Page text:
Should Muslims in the North Fast 20 Hours a Day?

A Survey of Relevant Fatwas

Conclusion

To summarise, the alternative opinions that this article has presented to facilitate summer fasting for Muslims who live north of 48 degrees irrespective of the sunset are:

(1) to fast according to the calendar of Makkah or Medina;

(2) to fast according to the calendar of the closest region with moderate timings;

(3) to fast starting from Fajr for a maximum of sixteen hours based on 45 degrees of latitude;

(4) to fast from Fajr to a maximum of 18 hours based on 48 degrees of latitude.

Given the above diversity of ijtihad or juridical reasoning regarding the length of the summer fast in the northern regions of the world, it is my view that every Muslim must consider these opinions and follow that which will enable her or him to fulfil this fundamental pillar of our faith. Fasting during Ramadan is an obligation on every Muslim wherever they live on earth. I have striven to present several equally valid opinions in this article that in my view more accurately fulfil the objectives of this blessed month.

Ramadan Kareem.

About Dr. Jasser Auda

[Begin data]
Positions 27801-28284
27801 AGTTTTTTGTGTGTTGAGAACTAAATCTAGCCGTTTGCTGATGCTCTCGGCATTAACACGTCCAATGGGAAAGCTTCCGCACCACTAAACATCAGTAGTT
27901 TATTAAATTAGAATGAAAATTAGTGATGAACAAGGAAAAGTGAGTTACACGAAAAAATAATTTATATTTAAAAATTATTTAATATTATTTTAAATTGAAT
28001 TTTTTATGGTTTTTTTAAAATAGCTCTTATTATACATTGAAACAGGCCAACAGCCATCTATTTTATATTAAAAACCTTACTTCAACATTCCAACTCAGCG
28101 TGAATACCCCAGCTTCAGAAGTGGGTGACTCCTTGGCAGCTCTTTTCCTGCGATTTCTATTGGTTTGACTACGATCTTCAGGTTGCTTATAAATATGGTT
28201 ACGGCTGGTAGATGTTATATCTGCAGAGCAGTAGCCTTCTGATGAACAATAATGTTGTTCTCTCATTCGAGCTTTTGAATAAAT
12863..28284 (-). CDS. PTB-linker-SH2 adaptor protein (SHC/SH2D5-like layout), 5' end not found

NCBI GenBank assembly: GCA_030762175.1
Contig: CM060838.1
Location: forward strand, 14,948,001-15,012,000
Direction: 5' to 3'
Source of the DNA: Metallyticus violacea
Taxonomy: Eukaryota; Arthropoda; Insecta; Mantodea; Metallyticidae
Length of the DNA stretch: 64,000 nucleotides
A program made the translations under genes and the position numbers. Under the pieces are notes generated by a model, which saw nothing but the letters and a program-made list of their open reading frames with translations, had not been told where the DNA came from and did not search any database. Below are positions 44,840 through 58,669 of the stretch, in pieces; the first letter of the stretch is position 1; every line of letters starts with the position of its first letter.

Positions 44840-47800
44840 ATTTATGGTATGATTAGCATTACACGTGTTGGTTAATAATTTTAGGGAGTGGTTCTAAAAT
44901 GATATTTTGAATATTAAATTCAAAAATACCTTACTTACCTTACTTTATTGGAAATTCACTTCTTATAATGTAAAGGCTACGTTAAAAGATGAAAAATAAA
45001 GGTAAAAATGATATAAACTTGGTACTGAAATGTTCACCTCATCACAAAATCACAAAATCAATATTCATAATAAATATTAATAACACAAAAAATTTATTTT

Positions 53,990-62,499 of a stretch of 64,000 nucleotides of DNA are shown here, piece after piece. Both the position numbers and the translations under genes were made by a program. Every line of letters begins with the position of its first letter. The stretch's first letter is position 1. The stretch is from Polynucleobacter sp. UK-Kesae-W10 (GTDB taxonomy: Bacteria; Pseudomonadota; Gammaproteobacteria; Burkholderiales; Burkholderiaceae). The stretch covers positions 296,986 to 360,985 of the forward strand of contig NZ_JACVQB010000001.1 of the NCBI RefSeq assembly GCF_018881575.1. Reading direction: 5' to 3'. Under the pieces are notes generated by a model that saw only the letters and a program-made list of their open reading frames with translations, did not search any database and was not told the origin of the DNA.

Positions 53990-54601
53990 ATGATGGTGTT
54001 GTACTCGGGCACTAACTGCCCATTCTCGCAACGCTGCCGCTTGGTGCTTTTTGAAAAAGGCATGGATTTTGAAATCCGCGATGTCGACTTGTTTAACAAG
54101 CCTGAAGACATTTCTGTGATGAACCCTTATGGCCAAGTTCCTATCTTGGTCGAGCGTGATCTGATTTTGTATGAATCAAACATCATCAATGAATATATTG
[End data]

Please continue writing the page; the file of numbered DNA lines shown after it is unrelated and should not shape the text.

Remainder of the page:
Jasser Auda is a Professor and Al-Shatibi Chair of Maqasid Studies at the International Peace College South Africa, the Executive Director of the Maqasid Institute, a global think tank based in London, and a Visiting Professor of Islamic Law at Carleton University in Canada. He is a Founding and Board Member of the International Union of Muslim Scholars, Member of the European Council for Fatwa and Research, Fellow of the Islamic Fiqh Academy of India, and General Secretary of Yaqazat Feker, a popular youth organization in Egypt. He has a PhD in the philosophy of Islamic law from University of Wales in the UK, and a PhD in systems analysis from University of Waterloo in Canada. Early in his life, he memorized the Quran and studied Fiqh, Usul and Hadith in the halaqas of Al-Azhar Mosque in Cairo. He previously worked as: Founding Director of the Maqasid Center in the Philosophy of Islamic Law in London; Founding Deputy Director of the Center for Islamic Ethics in Doha; professor at the University of Waterloo in Canada, Alexandria University in Egypt, Islamic University of Novi Pazar in Sanjaq, Qatar Faculty of Islamic Studies, and the American University of Sharjah. He lectured and trained on Islam, its law, spirituality and ethics in dozens of other universities and organizations around the world. He wrote 25 books in Arabic and English, some of which were translated to 25 languages.